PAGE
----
- Senior writer ESPN Magazine/ESPN.com
- Analyst/reporter ESPN television
- Author of “The Last Night of the Yankee Dynasty”
In recent days, Nationals GM Mike Rizzo has made one thing clear to teams interested in Juan Soto: If none of them meet his — reportedly mountainous — asking price, he’ll keep the 23-year-old superstar. In the hours ahead, we’ll have a better idea if that’s a bit of a bluff and that Rizzo has been ordered by ownership to deal Soto, in lieu of signing him to a long-term deal.
But either way, you wouldn’t blame Rizzo for aiming high, because in baseball’s superstar trades, the team that gets the elite player almost always wins the deal. And any team that lands Soto stands a good chance of having two and a half years — or more — of extraordinary production. The Nationals, meanwhile, will be hoping a group of prospects can collectively come close to matching the young slugger’s production.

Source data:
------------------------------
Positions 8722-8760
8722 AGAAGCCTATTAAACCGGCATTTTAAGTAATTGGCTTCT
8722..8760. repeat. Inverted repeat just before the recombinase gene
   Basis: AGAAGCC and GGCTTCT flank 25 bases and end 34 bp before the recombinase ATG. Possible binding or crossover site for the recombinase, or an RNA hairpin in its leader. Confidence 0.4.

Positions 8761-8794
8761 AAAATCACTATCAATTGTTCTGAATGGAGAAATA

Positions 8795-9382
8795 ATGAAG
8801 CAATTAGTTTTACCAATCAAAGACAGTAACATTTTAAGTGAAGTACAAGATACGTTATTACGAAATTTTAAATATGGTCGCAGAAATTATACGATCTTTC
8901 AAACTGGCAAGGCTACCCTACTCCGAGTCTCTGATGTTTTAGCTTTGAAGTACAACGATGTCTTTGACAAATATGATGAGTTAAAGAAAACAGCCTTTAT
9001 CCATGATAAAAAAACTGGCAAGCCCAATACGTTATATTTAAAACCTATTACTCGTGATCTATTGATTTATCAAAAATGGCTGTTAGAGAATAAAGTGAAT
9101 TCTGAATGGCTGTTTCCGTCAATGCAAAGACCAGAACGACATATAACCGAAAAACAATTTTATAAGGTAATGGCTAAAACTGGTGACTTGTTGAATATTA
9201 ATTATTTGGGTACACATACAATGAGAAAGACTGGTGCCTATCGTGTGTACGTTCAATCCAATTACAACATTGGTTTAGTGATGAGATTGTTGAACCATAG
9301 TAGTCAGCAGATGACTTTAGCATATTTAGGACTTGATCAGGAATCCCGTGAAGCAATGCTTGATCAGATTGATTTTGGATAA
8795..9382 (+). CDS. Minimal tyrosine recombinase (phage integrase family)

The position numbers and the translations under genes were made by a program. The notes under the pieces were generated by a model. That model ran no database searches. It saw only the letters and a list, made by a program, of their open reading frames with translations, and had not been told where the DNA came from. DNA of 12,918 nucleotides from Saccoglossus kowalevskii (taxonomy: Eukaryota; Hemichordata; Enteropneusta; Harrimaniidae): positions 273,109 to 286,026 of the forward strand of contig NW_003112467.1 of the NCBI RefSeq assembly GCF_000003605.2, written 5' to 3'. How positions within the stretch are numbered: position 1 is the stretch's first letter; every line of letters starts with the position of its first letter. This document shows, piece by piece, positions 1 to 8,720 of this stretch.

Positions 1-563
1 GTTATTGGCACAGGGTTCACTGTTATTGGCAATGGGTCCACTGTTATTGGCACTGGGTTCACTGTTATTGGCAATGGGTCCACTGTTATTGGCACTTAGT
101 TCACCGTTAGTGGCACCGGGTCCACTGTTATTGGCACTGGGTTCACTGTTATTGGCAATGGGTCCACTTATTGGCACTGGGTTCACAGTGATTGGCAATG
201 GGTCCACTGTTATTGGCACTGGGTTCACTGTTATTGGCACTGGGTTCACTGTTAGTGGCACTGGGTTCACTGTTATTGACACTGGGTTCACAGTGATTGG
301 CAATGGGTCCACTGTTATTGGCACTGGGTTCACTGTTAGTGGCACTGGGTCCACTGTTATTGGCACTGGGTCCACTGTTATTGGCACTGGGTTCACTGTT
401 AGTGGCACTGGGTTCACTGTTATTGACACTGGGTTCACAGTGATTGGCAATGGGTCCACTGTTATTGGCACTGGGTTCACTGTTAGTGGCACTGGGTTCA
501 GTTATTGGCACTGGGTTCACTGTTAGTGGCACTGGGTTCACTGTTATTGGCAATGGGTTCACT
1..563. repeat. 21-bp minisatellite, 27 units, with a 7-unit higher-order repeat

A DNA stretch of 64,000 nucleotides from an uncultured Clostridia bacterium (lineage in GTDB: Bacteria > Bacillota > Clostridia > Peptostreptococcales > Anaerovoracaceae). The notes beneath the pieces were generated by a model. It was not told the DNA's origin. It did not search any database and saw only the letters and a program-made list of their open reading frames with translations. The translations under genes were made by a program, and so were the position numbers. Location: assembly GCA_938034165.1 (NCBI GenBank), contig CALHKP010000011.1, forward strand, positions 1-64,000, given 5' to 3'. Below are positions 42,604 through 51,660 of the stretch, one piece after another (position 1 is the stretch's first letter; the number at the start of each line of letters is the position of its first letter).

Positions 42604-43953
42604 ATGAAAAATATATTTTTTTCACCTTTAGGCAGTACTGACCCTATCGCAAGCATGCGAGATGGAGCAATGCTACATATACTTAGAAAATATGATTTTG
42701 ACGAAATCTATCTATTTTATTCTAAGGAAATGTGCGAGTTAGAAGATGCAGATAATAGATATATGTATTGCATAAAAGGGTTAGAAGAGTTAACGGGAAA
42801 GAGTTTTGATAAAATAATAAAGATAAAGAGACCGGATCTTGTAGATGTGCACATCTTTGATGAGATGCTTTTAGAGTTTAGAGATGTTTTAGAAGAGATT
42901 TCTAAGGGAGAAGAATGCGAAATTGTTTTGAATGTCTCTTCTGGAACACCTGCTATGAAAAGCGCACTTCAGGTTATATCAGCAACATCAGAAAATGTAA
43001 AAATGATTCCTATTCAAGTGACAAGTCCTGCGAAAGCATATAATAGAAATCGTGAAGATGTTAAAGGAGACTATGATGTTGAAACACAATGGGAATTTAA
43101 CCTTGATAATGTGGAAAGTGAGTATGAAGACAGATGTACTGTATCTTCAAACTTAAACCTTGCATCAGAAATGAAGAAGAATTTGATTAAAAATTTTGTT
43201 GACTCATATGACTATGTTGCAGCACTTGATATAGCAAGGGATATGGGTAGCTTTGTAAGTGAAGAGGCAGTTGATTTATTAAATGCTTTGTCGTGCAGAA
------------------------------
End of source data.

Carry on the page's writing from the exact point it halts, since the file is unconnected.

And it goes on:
Soto’s career adjusted OPS+, through his age-23 season, is 159. That’s higher than Henry Aaron’s at the same age, higher than Willie Mays’, in the same ballpark but less than Mike Trout’s or Ted Williams’ — a pretty good statistical neighborhood to inhabit.
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